Hollywood positively, unequivocally, without reservation condemns gay bashing. But Republican bashing; now that's different.
When popular radio talk-show host Dr. Laura Schlessinger announced her new television show, Hollywood activists jumped into action. Schlessinger, remember, once called gays "biological errors." The Gay and Lesbian Alliance Against Defamation took out ads in The New York Times, Los Angeles Times and Hollywood trade publications. The ads stated, "Ad time with 'Dr. Laura' is for sale. Here's what you're buying," and listed comments allegedly made by Dr. Laura, such as, "I always told people who opposed homosexuality that they were homophobic, bad, bigoted and idiotic. I was wrong. It is destructive."
Rapper Eminem recently won three Grammys, including best rap video, and also became a target for Hollywood activists. His homophobic lyrics and use of the word "faggot" made him a poster boy for intolerance toward gays and lesbians.
So while Hollywood refuses to tolerate gay bashing, it is open season on Republican bashing.
Actor Martin Sheen plays a Democratic president on NBC's "The West Wing." On New Year's Day, when asked what advice to offer President-elect George W. Bush, Sheen said, "Just follow his heart and we really, sincerely wish him all the best, and you know, just follow his heart, when he gets in one of those tight spots, just go to his heart and say, 'This is what got me here and this is what will get me through.'"
Yet, only weeks later, Sheen tells London's BBC that he finds Bush "a moron." And the Brits undoubtedly yucked it up when Sheen called "Alcoholics Anonymous and jazz" the only important American exports. At a speaking engagement in Berkeley, Calif., he said the media may love Bush, but "he's still a moron," adding, "He's trying all the big stuff and doesn't want to leave well enough alone. It gets real, real scary for me." Sheen calling Bush a moron? For the record, a Sheen biography says that he "purposely flunked his college entrance exam to the University of Dayton so that he could pursue an acting career instead."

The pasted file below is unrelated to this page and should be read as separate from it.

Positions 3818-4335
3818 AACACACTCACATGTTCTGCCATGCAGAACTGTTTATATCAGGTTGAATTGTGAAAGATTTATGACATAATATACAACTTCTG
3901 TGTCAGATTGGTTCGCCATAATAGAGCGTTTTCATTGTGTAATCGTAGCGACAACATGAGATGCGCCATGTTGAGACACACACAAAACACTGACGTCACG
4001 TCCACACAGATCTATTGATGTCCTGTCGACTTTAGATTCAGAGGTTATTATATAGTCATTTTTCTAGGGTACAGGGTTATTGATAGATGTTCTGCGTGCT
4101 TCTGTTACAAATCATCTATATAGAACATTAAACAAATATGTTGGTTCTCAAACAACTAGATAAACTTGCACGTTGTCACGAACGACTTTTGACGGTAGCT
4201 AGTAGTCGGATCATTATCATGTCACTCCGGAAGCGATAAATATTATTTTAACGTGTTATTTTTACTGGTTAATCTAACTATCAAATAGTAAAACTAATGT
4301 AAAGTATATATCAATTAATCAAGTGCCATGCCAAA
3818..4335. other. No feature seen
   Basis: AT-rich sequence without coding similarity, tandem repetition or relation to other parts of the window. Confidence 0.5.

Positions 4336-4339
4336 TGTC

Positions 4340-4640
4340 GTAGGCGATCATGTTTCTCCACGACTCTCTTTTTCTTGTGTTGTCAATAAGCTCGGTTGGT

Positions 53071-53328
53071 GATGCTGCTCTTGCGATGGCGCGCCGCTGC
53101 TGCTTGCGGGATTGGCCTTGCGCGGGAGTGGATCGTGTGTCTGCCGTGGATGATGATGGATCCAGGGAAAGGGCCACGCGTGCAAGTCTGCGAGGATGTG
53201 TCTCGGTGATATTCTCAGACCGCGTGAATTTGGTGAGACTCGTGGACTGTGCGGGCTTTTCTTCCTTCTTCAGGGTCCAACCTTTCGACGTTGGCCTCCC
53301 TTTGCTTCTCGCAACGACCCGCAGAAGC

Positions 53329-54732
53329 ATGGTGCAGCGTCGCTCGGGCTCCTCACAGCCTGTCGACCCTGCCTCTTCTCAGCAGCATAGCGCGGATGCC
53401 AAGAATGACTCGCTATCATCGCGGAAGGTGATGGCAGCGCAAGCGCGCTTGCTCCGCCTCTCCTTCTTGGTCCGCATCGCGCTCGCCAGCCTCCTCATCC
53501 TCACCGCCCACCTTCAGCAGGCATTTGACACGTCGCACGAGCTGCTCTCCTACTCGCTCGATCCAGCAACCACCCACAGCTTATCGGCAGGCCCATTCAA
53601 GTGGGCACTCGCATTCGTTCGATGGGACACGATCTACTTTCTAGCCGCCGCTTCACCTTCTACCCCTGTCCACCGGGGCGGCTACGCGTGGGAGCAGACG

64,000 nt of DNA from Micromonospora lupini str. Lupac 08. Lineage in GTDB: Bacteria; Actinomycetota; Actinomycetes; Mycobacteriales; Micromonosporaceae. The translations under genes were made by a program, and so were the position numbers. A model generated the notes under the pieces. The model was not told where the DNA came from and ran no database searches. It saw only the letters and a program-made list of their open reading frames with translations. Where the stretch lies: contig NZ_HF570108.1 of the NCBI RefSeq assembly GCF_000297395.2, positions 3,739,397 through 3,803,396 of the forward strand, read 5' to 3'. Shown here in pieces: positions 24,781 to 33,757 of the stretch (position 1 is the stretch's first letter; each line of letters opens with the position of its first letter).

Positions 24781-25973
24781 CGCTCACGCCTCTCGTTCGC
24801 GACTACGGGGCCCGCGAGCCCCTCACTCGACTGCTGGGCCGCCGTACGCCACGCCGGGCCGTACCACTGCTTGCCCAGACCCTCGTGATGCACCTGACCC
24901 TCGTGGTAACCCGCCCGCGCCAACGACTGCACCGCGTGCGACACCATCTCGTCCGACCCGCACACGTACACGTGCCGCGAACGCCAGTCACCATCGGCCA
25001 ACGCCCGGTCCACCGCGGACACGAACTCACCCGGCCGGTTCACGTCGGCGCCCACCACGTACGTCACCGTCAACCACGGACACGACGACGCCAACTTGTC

Meanwhile, George W. Bush merely received an undergraduate degree from Yale and an MBA from Harvard. While in the Texas Air National Guard, he somehow mastered the ability to fly sophisticated F-102s. Obviously, the guy's a dummy -- a dummy who managed to twice get elected Texas governor and fumbled his way into the White House by unseating the incumbent party during a peacetime, strong economy. Forrest Gump, meet George W.
Consider the case of actress Sharon Lawrence, formerly with "NYPD Blue." Lawrence's picture appeared in People magazine in a two-page photo shoot on the Republican inauguration. Along with pictures of newly inaugurated President-elect Bush and other Republicans, Lawrence's picture appeared on the far right. Uh-oh. Although Lawrence campaigned for Al Gore and belongs to the Democratic Party, many falsely assumed her a Republican. She began receiving hate mail, while enduring verbal taunts from passersby. A Hollywood producer took her aside and said, "I have to ask, are you really a Republican?"
Cher, during the campaign season, broke off a European recording session to return to the States to assist the Democratic campaign. "If you think the president is an ass, fine -- after four years you can vote him out. But the Supreme Court -- that's 30 years! The Jerry Falwells of this world will be right in your back pocket. You won't have one f---ing right left."
Celebrity makeup artist Kevyn Aucoin told gossip columnist Liz Smith that he refuses to do the faces of Republican celebrities. Aucoin said, "It would be like a Jew doing makeup for Eva Braun!" Subtle.
And let's not forget Alec Baldwin, on "The Conan O'Brien Show," blasting away at Clinton House impeachment manager Henry Hyde: "I mean what is happening right now as we speak? ... the president has an approval rating of 68 percent ... I mean, the president is very popular. Things are going pretty good, and they're voting to impeach the president. They voted on one article to impeach him already ... In other countries they are laughing at us 24 hours a day. And I'm thinking to myself, if we were in other countries, we would all, right now, all of us together, all of us together would go down to Washington and we would stone Henry Hyde to death."
Baldwin, director Robert Altman, and others later declared their desire to leave the country rather than suffer the oppression of a George W. Bush administration. Ah, the Hollywood Diaspora.
In defending his controversial duet with Eminem, singer Elton John considered the performance "an olive branch," a way to promote dialogue between the gay community and the controversial rapper. Good for Elton. Now, what about a little love for Republicans? How about an Elton John duet with, say, Attorney General John Ashcroft?